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Michelangelo and the Popeâ s Ceiling

In the book Michelangelo and the Pope's Ceiling, the Pope Julius II comm
isioned Michelangelo to paint the ceiling of the Sistine Chapel. This was a supe
r long job and Michelangelo was not highly trained in painting especially on cur
ved walls. He decided to return home to get away from the job but was eventually
persuaded. In the story it Michelangelo and the Pope were found to be very simi
lar in person which makes everything a lot more interesting. At the time the Pop
e was making a huge artistic impact for the rest of time in Italy. This was one
of the big changes he wanted to pursue and it was the hardest too. Once he had e
xcepted the challenge he began working on it right away. The author shows his pr
oblems in the beginning like the way the Fresco paint did not work with certain
conditions in the chapel. He had to redo his first peices multiple times because
they did not cooperate. Michelangelo depicted his art works religiously but int
imidating because of the sermons that they had heard in that time. Julius was th
ought of as a big part in religion so Michelangelo incorporated him into the pai
nting as different characters of the bible. Once he was able to see his painting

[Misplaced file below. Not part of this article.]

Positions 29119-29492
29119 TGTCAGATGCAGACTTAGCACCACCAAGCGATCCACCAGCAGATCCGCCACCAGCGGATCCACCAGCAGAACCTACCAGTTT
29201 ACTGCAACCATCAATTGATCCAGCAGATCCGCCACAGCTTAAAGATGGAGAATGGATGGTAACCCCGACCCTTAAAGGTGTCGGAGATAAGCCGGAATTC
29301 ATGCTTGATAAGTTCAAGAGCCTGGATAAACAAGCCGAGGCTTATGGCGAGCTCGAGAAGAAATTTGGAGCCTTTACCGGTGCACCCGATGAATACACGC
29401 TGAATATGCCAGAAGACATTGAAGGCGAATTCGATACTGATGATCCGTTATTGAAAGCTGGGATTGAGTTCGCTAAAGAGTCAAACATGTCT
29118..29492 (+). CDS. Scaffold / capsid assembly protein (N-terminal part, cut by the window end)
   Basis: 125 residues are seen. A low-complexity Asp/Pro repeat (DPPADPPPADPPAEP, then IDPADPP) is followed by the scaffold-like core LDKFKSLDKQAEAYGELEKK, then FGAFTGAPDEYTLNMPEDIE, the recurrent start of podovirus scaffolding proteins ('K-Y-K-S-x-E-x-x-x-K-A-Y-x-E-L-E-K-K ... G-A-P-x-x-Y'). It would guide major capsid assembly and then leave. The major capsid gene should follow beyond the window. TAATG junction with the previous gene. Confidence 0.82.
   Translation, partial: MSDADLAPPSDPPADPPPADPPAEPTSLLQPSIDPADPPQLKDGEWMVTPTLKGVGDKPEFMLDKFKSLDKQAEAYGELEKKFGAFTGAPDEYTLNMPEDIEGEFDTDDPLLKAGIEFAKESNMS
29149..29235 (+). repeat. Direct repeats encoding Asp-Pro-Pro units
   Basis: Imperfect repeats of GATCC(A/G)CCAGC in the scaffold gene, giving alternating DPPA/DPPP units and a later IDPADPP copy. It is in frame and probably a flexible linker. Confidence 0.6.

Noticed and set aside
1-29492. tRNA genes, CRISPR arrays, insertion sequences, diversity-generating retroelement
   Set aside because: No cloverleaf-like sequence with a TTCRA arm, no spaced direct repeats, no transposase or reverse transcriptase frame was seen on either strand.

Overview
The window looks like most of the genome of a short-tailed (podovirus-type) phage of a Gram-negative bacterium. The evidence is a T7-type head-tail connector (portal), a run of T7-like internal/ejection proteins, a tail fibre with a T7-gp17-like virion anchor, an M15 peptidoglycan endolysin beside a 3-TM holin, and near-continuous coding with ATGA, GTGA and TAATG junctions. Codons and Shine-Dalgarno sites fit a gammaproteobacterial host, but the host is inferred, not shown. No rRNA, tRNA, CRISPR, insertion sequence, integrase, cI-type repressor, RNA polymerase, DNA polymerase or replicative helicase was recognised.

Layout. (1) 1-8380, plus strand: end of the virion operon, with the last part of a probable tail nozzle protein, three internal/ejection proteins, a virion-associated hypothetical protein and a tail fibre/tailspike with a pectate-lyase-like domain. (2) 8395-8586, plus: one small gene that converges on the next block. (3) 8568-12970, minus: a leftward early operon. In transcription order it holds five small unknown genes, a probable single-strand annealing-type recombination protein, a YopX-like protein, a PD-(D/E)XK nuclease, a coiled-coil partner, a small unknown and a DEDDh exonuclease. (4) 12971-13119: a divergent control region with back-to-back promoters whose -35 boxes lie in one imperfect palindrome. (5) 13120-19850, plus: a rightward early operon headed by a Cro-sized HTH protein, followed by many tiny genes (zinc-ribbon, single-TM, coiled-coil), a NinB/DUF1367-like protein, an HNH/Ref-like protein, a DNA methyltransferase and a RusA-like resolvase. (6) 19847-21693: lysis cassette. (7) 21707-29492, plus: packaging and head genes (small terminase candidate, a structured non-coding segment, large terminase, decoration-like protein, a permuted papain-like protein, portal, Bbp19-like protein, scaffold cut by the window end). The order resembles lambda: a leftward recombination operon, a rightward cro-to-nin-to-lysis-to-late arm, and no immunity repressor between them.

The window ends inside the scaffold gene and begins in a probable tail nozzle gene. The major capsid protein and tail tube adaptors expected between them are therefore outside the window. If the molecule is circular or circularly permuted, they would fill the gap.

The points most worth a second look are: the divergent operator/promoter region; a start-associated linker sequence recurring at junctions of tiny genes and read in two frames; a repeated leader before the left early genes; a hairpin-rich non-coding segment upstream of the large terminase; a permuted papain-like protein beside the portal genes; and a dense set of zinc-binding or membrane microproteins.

s from the ground he had decided to change it and make the ones after that less
busy containing simpler shapes and less people crammed into one panel. The diffe
rences in the early compared to the later panels was the God went from being for
mal to being a muscular and vigorous looking man. Once the painting had opened e
veryone in the world wanted to see it. It was said to be one of the best paintin
gs on marble ever. To Michelangelo all of his hard work had really payed off. Ot
her rival painters even said that it was an astonishing peice of art. The author
of this book really went through each biblical story associated with the painti
ng and described it in detail. He talked about how the audience of that day woul
d view the painting and what it really meant to them to see it. There are many t
hings that the audience could notice that would seem indifferent in a painting.
Things like, a child in one of the panels is making a fig which is equivalent to
the middle finger of today. Another thing that the author talked about was thin
gs different about the work today, in one of the most famous peices â The Creationâ he t
lks about how Godâ s fingers and Adamâ s fingers have been recreated or restored.